Lets talk about the kinematic model.

A project log for DIY hobby servos quadruped robot

Cheap 3D printed 4 legged robot, that almost looks like boston dynamics spot but moves like a newborn.

Miguel Ayuso ParrillaMiguel Ayuso Parrilla 05/14/2020 at 12:101 Comment

In this first log i'm going to explain how the kinematic model works.

First thing to take into account is the robot geometry and its DOFs, to ilustrate this, in the next image you see where are they and how they transform. This model is very looking forward, in real robotics first is to make a robust state stimator so you can have smooth meassurements of robots states.

NOTE: All vector are defined inside the robot frame, no world frame is used for now.

So, we have 4 frames on each leg and one which is commun for all, which is the geometric center of the robot (very close to the CoM).

For our setup, there are 2 important frames on the leg, which are the frame0 (coxa frame or first frame on the leg) and frame4 (foot frame or last frame on the leg).

So now, we are going to calculate Inverse Kinematics between those frames. If you want more information on how to calculate IK you can read this article:

As u can see the setup is a bit diferent, but it only change the simetry of the legs, so the analytic function is the same.

Inverse Kinematics are solved on the file, which is basically two functions, one for right legs and the other for the left legs. These functions works as shown:

And the code goes as follow:

def solve_R(coord , coxa , femur , tibia): 
   coord = np.array([x4,y4,z4])
   coxa = L1 
   femur = L2 
   tibia = L3
    D = (coord[1]**2+(-coord[2])**2-coxa**2+(-coord[0])**2-femur**2-tibia**2)/(2*tibia*femur)  
    D = checkdomain(D) #This is just to deal with NaN solutions
    gamma = numpy.arctan2(-numpy.sqrt(1-D**2),D)
    tetta = -numpy.arctan2(coord[2],coord[1])-numpy.arctan2(numpy.sqrt(coord[1]**2+(-coord[2])**2-coxa**2),-coxa)
    alpha = numpy.arctan2(-coord[0],numpy.sqrt(coord[1]**2+(-coord[2])**2-coxa**2))-numpy.arctan2(tibia*numpy.sin(gamma),femur+tibia*numpy.cos(gamma))
    angles = numpy.array([-tetta, alpha, gamma])
    return angles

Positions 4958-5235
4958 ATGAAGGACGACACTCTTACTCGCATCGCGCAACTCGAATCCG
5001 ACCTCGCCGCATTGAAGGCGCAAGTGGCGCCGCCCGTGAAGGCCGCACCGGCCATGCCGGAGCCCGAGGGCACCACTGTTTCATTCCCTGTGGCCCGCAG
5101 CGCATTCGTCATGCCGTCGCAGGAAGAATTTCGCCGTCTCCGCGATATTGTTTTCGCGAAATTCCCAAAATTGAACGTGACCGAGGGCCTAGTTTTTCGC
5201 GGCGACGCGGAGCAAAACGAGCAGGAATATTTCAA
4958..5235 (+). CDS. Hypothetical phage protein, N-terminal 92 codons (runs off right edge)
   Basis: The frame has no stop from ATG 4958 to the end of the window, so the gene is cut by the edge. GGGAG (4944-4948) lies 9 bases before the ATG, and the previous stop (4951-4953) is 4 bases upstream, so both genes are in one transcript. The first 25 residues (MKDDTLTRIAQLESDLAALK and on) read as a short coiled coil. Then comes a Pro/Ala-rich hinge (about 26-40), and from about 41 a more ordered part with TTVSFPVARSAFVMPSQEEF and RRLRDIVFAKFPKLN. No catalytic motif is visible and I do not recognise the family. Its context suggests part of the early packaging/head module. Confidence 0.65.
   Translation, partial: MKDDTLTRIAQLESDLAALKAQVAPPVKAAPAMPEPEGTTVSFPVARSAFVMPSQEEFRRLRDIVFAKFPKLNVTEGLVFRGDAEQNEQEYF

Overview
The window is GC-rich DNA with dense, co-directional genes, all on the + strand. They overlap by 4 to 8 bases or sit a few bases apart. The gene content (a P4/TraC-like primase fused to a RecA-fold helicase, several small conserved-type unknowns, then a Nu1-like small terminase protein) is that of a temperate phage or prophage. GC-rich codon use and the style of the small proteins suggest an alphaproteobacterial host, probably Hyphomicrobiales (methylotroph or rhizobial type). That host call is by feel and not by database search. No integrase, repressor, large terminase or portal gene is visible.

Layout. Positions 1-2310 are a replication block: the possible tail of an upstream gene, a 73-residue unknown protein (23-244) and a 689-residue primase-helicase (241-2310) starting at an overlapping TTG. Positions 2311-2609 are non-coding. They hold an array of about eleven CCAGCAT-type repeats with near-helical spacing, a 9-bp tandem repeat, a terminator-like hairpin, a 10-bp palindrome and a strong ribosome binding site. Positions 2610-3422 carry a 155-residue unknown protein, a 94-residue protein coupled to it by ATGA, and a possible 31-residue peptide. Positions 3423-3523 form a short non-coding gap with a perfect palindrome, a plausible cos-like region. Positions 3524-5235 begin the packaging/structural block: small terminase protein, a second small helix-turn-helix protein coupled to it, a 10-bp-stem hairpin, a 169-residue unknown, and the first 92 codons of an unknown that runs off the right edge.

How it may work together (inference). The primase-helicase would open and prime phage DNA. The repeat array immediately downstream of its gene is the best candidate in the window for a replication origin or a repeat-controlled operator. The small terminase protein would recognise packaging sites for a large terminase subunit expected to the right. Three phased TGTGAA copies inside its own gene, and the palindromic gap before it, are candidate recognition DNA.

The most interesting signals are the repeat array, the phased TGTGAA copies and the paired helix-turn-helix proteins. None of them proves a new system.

Now, we can locate foot in the 3D space, inside the frame0.

Next step is to move the body frame in relation with the feet. Which is essentialy the kinematic model i built, file in the code.

For this, we need to define 3 vectors, the first is a 'constant' vector, which is the vector from the center to the frame0 or coxa frame, this vector is going to be rotated and translated with the desired body position.

The next is the vector from body frame to frame4 or foot frame, this vector is where we want the foot to stay.

With this two vector we can calculate the IK vector needed for the inverse kinematics just by subtracting body to frame4 and body to frame0.

Now, we want the body to rotate on its 3 dofs and its 3 logitudinal movements, for this, we just multiply the body to frame0 vector by the rototranslation matrix, shown at the next step:

You can see how this woks on the file, where the fuctions for the rototranslations are defined. You only need to multiply these matrix by the vector you want to transform:

def RTmatrix(orientation, position):
    """compose translation and rotation"""
    roll = orientation[0]
    pitch = orientation[1]
    yaw = orientation[2]
    x0 = position[0]
    y0 = position[1]
    z0 = position[2]
    translation = np.matrix([[1, 0, 0, x0],#Translation matrix
                             [0, 1, 0, y0],
                             [0, 0, 1, z0],
                             [0, 0, 0,  1]])
    rotation = Rxyz(roll, pitch, yaw)#rotation matrix
    return rotation*translation
def transform(coord,rotation,translation):
    """transforms a vector to a desire rotation and translation"""